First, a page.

Is that crazy? No. These shares have been as high as $19.71 already this year and exceeded $34 in both 2007 and 2008.
Here’s the advertised headline play to make good returns even if these shares do absolutely nothing through this December 18th.
Buy 1000 IBKR @$15.45 ….......….. Pay $15,450
Sell 10 Dec. $15 calls @$2.35 …Collect $2,350
Sell 10 Dec. $15 puts @$1.90 … Collect $1,900
Net Cash Outlay ……............................ $11,200
If IBKR shares merely stay above $15 through Dec. 18, 2009:
- Your $15 calls will be exercised.
- You will sell your shares for $15,000.
- Your $15 puts will expire worthless (a good thing for you as a seller).
- You will have no further option obligations.
You will hold no shares and $15,000 for your original $11,200 cash outlay.
That’s a net profit of $3,800 / $11,200 = 33.9% cash-on-cash return.
The time involved in less than seven and one-half months and this best-case scenario return occurs:
- If the shares go up
- If the shares stay unchanged.
- If the shares drop by $0.45 or (-2.9%) to $15.
What’s the risk?
If IBKR shares finish below $15 on Dec. 18, 2009:
- Your $15 calls will expire worthless.
- Your $15 puts will be exercised.
- You will be forced to buy another 1000 shares and to lay out an additional $15,000 cash.
- You will end up with 2000 shares of IBKR.
What’s the break-even point on the whole trade?
On the first 1000 shares it’s their $15.45 purchase price less the $2.35 /share call premium = $13.10 /share.
On the ‘put’ shares it’s the $15 strike price less the $1.90 /share put premium = $13.10 /share.
Thus, your average net cost on the 2000 shares is $13.10 /share.
IBKR could fall by as much as $2.35 or (-15.2%) from the starting price of $15.45 without causing a loss on the trade.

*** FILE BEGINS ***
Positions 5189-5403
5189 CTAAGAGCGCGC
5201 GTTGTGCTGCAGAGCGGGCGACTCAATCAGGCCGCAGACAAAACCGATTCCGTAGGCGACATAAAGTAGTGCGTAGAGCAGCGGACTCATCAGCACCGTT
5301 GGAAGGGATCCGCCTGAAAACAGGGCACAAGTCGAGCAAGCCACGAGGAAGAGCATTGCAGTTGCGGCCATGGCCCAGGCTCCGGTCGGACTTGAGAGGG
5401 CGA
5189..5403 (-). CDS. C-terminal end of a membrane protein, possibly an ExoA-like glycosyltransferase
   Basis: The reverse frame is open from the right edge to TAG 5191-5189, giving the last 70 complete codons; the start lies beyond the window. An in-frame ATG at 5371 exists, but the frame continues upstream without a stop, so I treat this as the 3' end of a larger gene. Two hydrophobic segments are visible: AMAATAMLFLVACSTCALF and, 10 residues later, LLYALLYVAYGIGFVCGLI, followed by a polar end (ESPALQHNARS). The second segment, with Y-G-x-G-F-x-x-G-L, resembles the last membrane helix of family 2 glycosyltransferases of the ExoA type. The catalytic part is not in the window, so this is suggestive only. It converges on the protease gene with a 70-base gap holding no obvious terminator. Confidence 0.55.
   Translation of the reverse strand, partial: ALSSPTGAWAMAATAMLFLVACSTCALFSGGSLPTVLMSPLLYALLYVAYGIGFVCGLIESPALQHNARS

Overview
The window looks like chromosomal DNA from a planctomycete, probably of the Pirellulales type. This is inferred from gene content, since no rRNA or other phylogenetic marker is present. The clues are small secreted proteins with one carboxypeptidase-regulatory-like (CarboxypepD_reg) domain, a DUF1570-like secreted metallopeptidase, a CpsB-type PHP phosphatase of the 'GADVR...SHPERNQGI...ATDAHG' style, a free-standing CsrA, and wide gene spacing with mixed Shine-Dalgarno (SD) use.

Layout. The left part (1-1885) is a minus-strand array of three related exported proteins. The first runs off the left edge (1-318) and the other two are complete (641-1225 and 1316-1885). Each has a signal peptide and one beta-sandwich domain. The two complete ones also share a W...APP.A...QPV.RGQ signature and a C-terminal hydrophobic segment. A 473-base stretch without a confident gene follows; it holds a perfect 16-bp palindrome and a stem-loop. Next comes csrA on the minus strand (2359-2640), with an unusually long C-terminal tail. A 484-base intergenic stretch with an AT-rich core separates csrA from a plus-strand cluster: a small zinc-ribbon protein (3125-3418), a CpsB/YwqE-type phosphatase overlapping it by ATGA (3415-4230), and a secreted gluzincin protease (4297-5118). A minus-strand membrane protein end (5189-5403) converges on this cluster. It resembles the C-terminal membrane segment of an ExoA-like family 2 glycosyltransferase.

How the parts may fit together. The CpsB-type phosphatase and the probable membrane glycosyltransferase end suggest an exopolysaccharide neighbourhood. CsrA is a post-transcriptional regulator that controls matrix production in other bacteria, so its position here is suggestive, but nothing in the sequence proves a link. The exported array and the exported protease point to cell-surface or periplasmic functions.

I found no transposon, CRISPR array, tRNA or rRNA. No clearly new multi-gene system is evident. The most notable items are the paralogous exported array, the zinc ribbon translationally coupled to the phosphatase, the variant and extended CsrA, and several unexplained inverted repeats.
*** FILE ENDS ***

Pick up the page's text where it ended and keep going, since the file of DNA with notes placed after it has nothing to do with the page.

How can you play if you’re looking for a rise rather than just a static share price?
Buy 1000 IBKR @$15.45 …...............…. Pay $15,450
Sell 10 Dec. $17.50 calls @$1.30 …..Collect $1,300
Sell 10 Dec. $17.50 puts @$3.40 .......Collect $3,400
Net Cash Outlay …....................................…$10,750
If IBKR shares rise by $17.50 or higher [plus 13.3%] by December 18th:
- Your $17.50 calls will be exercised.
- You will sell your shares for $17,500.
- Your $17.50 puts will expire worthless.
- You will have no further options obligations.
You will hold no shares and $17,500 cash.
That’s a $6,750 profit on $10,750 or plus 62.7% best-case scenario return on shares that only had to go up by 13.3% from trade inception.
What’s the risk?
If IBKR shares are < $17.50 on Dec. 18, 2009:
- Your $17.50 calls will expire.
- Your $17.50 puts will be exercised.
- You will be forced to buy another 1000 shares and to lay out an additional $17,500 cash.
- You will end up with 2000 shares of IBKR.
What’s the break-even on the whole trade?
On the first 1000 shares it’s the $15.45 purchase price less the $1.30 /share call premium = $14.15 /share.
On the ‘put’ shares it’s the $17.50 strike price less the $3.40 /share put premium = $14.10 /share.
Your net average cost would be the average of $14.15 + $14.10 / 2 = $14.13 /share.
Even if IBKR declined by $1.32 or (-8.5%) you would not suffer a loss.
Disclosure: Author is long IBKR shares and short IBKR options.